The last tribe we visited was the Maasai tribe. The Maasai are cattle farmers and measure their wealth by how many head of cattle and how many children they have. This is one of the larger tribes in East Africa – they are mostly in Tanzania and Kenya. Since we missed out on the Maasai market the day before, we were very happy that we would still get to interact with this tribe.
The chief of this particular tribe of Maasai actually spoke English, so all of us were asking more questions since we didn’t have to have a double translation like with the Datoga and Hadzabe. The chief was SO nice and welcoming to our group. He invited us into his boma (house) and even had a flashlight for us because our eyes do not adjust like theirs do. Their homes are completely dark – two very tiny windows and the door are the only places where light comes in. It took a good several minutes for me to see anything in there. The chief invited us in and showed us where to sit and started talking about how their homes are built and why they are so dark. Since the cattle invite flies, the homes are kept dark so that the flies don’t come into the house. As we’re sitting, I start hearing little animal noises – the chief heard them too and shined his flashlight against one of the walls and there were like SEVEN BABY GOATS making little bleats. I squealed (obviously) and the chief explained that when their animals have babies, the babies stay inside their homes until they are big enough to fend for themselves. There is a separate room in every house that is for the baby calves. They bring the calves in at night until they are big enough to stay outside at night. There are lots of natural predators and their animals are very important to them. In fact, the night before, the tribe had lost one donkey to a hyena and another donkey had a sizable hyena bite on its hindquarter.
After we visited with the tribe for a little while, the chief told us that his boys were preparing a goat barbecue for us. The chief led the way and took us to a separate area where the goat was being cooked. After the baboon the day before, I was very sure that I would not be sampling any goat. But, again, I was so moved by how this tribe was sharing their food for us, that I did take a piece and I actually ATE IT! It wasn’t bad, but it’s not something that I’d go back for seconds on. The boys had also prepared goat’s liver, which I ALSO ATE. I don’t like liver in general so I don’t know why I tried it. Maybe I was just feeling adventurous?! They had also prepared a broth made from boiling all the insides of the goat and adding some herbs to it. Mike tried that – I had reached my limit of adventurous eating for the day. He said it just tasted very fatty.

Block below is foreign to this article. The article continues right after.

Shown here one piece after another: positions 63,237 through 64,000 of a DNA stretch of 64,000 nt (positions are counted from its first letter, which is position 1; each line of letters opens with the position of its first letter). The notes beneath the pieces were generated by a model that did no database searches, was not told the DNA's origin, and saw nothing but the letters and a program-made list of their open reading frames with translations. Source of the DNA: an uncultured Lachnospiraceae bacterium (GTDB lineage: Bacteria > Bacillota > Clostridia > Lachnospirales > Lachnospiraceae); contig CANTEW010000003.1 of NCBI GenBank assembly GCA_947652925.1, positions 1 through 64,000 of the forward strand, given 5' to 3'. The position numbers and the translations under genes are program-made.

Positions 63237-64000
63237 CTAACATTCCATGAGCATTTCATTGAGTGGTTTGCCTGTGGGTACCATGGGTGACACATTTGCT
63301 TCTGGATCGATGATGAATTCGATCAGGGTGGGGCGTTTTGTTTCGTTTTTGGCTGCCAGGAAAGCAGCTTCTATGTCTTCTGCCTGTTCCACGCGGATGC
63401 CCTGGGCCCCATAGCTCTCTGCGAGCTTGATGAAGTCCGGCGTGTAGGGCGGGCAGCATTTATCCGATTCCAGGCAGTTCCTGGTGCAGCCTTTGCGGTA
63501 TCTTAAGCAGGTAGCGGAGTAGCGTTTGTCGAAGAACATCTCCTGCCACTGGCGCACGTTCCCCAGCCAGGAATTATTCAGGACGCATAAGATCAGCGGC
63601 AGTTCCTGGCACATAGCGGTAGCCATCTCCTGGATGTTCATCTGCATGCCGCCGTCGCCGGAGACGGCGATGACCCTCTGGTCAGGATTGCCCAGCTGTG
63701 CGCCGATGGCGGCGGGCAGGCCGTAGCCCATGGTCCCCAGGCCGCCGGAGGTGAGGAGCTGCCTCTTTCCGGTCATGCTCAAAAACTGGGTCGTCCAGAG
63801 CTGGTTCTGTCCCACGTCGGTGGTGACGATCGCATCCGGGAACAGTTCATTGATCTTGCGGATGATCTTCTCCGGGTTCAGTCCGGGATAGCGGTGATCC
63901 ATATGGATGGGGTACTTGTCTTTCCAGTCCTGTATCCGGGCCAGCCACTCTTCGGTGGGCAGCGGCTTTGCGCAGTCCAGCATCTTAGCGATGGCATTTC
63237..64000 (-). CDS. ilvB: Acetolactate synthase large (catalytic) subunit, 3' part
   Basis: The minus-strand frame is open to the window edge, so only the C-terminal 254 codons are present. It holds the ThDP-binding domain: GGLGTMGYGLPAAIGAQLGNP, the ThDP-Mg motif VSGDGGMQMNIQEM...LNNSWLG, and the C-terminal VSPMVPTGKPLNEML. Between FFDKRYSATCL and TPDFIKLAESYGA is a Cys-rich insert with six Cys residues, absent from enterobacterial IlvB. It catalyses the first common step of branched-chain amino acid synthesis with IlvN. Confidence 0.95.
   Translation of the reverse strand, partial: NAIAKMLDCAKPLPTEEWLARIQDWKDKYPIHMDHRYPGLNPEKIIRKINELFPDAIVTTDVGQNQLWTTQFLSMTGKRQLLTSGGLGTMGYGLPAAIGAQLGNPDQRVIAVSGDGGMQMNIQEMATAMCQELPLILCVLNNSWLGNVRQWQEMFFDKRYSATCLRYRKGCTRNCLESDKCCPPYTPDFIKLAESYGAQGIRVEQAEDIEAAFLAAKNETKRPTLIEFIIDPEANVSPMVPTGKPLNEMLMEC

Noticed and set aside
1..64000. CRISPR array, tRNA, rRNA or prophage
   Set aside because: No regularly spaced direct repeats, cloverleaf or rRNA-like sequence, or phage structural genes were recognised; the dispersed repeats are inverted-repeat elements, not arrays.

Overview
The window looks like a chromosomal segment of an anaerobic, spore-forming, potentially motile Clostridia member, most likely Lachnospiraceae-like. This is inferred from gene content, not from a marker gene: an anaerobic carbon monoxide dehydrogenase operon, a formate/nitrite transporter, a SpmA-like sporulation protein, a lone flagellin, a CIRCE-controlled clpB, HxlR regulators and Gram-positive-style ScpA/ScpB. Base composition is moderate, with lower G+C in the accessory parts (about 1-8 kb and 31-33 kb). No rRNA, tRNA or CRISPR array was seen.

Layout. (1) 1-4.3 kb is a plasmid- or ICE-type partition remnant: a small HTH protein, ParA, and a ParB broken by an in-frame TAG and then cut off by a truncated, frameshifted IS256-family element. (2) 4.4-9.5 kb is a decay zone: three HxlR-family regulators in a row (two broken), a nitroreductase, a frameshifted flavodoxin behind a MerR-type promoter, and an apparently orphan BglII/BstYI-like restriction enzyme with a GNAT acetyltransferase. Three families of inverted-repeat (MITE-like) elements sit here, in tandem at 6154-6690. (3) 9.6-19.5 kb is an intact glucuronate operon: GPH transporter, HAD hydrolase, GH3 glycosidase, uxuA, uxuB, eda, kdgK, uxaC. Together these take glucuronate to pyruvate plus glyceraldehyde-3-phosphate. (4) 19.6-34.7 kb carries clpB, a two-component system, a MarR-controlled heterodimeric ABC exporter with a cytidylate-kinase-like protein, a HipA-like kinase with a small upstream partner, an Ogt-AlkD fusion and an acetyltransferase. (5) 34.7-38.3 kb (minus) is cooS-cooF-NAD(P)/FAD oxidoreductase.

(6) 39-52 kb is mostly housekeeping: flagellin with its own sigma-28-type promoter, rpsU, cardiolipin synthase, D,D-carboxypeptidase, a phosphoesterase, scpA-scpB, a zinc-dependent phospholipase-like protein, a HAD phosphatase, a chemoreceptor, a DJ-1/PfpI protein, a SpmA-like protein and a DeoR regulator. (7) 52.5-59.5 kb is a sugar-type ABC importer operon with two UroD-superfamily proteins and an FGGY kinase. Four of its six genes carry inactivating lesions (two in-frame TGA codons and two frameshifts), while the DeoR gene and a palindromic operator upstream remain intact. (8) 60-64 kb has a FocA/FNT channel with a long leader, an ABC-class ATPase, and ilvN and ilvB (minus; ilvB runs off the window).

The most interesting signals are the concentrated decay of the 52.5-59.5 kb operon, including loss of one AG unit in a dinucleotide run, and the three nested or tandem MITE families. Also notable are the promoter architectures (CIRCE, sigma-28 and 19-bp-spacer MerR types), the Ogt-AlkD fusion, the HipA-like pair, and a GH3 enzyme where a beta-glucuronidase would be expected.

Once we were finished eating, we walked back to where we started. The Maasai performed for us and let us take more pictures before it was time to leave.
Patiently Waiting, Tanzania, 2018
Puppies, Tanzania, 2018
Freeing the Cattle, Tanzania, 2018
The Stare, Tanzania, 2018
Boma, Tanzania, 2018
Grazing Time, Tanzania, 2018
Contemplation, Tanzania, 2018
Making Soup, Tanzania, 2018
The Boys, Tanzania, 2018
Joy, Tanzania, 2018
Maasai Wife, Tanzania, 2018
The Chief, Tanzania, 2018
This was the end of the cultural part of our trip, so we said goodbye to Lema. Everyone was sad to say goodbye to him and his team! Mike and I enjoyed our time with all the tribes – they were all so welcoming and so happy and proud to show us their ways of life.
When we got back to our lodge, we had the rest of the afternoon free. Our group was invited to go on a hike along the rim, but we didn’t have to. Mike and I decided to go and it was so neat! We were escorted by a Maasai warrior, too, which was so cool! Our tour guide was amazing and we learned so much about the local geography and the crater itself. And the pictures weren’t too bad either! I made this panorama on our walk:
Ngorongoro Crater, Tanzania, 2018
We saw some flowers and a dung beetle, too!
Pastel Flower, Tanzania, 2018
Rollin Rollin Rollin, Tanzania, 2018
At the end of our walk, we got to plant a Cape Ash tree! Conservationists are trying to bring more native plants to the area, so after each walk, the group is encouraged to plant a native tree. Here is Mark with our tree:
Creative Photo Academy Cape Ash, Tanzania, 2018
The next time we are in Tanzania, we’re excited to see how our tree is growing!